JO: There are two “falls” – one political and one economic. The economic fall is the decline of the Greek economy from its very high level in the age of Aristotle to a “premodern Greek normal” of low population and near-subsistence consumption levels with the disintegration of the Roman empire. That low normal had pertained before the rise of the city-state ecology. After the fall, it persisted until the 20th century. But we also need to explain an earlier political fall. Why, just when the ancient Greek economy was nearing its peak, were Philip II and Alexander (“the Great”) of Macedon able to conquer the Greek world? And then there is another puzzle: Why were so many Greek city-states able to maintain independence and flourishing economies in the face of Macedonian hegemony? The city-states were overtaken by the Macedonians in part because human-capital investments created a class of skilled and mobile experts in state finance and military organization. Hired Greek experts provided Philip and Alexander with the technical skills they needed to build a world-class army. But meanwhile, deep investments by city-states in infrastructure and training made fortified cities expensive to besiege. As a result, after the Macedonian conquest, royal taxes on Greek cities were negotiated rather than simply imposed. That ensured enough independence for the Greek cities to sustain economic growth until the Roman conquest.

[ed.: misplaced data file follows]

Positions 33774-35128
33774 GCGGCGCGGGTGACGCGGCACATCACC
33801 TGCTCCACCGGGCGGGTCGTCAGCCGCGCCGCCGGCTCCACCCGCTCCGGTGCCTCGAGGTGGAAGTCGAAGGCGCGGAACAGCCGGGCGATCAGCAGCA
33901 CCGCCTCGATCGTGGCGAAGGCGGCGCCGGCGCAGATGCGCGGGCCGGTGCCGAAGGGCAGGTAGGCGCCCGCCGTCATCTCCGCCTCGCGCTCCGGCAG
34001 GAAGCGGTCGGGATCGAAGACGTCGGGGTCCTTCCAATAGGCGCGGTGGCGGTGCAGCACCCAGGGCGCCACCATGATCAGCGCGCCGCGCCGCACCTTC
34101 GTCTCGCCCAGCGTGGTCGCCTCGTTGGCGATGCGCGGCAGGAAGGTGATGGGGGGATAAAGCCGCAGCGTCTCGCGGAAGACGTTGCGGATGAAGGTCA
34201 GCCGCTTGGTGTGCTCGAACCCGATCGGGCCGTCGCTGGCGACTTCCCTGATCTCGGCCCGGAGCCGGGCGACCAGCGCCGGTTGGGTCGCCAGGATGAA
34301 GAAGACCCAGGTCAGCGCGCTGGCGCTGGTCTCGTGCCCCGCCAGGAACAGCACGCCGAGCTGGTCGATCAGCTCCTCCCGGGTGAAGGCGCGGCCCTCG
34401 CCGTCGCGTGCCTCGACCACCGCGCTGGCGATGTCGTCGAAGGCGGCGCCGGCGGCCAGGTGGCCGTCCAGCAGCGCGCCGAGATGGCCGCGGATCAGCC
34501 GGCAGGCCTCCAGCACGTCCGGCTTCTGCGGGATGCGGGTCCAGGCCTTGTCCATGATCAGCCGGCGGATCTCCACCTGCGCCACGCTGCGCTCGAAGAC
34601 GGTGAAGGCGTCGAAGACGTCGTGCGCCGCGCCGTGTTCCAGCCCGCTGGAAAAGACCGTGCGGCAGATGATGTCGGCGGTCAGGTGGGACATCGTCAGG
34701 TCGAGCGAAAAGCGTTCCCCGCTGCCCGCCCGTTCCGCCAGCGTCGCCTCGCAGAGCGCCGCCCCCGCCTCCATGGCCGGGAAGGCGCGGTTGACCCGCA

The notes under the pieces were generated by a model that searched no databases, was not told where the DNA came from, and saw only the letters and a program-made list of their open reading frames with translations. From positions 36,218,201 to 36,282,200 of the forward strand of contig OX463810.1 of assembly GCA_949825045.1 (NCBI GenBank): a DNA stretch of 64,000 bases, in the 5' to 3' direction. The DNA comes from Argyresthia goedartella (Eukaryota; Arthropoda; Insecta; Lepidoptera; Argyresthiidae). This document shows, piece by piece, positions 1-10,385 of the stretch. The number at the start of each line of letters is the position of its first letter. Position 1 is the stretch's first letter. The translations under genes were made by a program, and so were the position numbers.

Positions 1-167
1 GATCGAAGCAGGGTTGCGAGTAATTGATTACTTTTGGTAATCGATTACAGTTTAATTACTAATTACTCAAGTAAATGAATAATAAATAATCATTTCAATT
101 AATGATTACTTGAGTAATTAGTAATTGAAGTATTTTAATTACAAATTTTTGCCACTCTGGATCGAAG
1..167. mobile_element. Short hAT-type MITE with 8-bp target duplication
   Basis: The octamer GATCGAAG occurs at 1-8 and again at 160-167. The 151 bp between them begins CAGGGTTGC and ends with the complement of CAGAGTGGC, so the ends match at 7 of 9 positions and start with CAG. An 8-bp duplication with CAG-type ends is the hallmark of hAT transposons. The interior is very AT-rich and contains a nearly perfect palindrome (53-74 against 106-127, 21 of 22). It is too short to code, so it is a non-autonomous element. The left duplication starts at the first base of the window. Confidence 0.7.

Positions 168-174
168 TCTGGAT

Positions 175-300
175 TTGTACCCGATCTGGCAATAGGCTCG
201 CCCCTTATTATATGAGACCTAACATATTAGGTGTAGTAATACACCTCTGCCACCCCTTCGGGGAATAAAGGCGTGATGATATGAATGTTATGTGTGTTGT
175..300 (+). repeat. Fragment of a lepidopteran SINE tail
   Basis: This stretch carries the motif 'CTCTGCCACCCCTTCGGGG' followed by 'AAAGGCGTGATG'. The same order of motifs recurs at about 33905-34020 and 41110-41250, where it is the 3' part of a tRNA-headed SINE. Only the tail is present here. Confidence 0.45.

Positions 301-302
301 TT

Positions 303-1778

What does the economic rise and political fall of classical Greece have to tell us about our own world?

JO: The new data allows us to test the robustness of contemporary theories of political and economic development. In the classical Greek world, political development was a primary driver of economic growth; democracy appears to be a cause rather than simply an effect of prosperity. The steep rise and long duration of the city-state ecology offers a challenge to neo-Hobbesian centralization theories of state formation, which hold that advanced economic and political development requires the consolidation of centralized state power. The comparatively low rate of ancient Greek income inequality, along with the high rate of economic growth, suggests that the negative correlation of sustained growth with extreme inequality, observed in some recent societies, is not a unique product of modernity. Finally, the history of the ancient Greek world can be read as a cautionary tale about the unanticipated consequences of growth and human capital investment: It reveals how innovative institutions and technologies, originally developed in the open-access, fair-rules context of democratic states, can be borrowed by ambitious autocrats and redeployed to further their own, non-democratic purposes.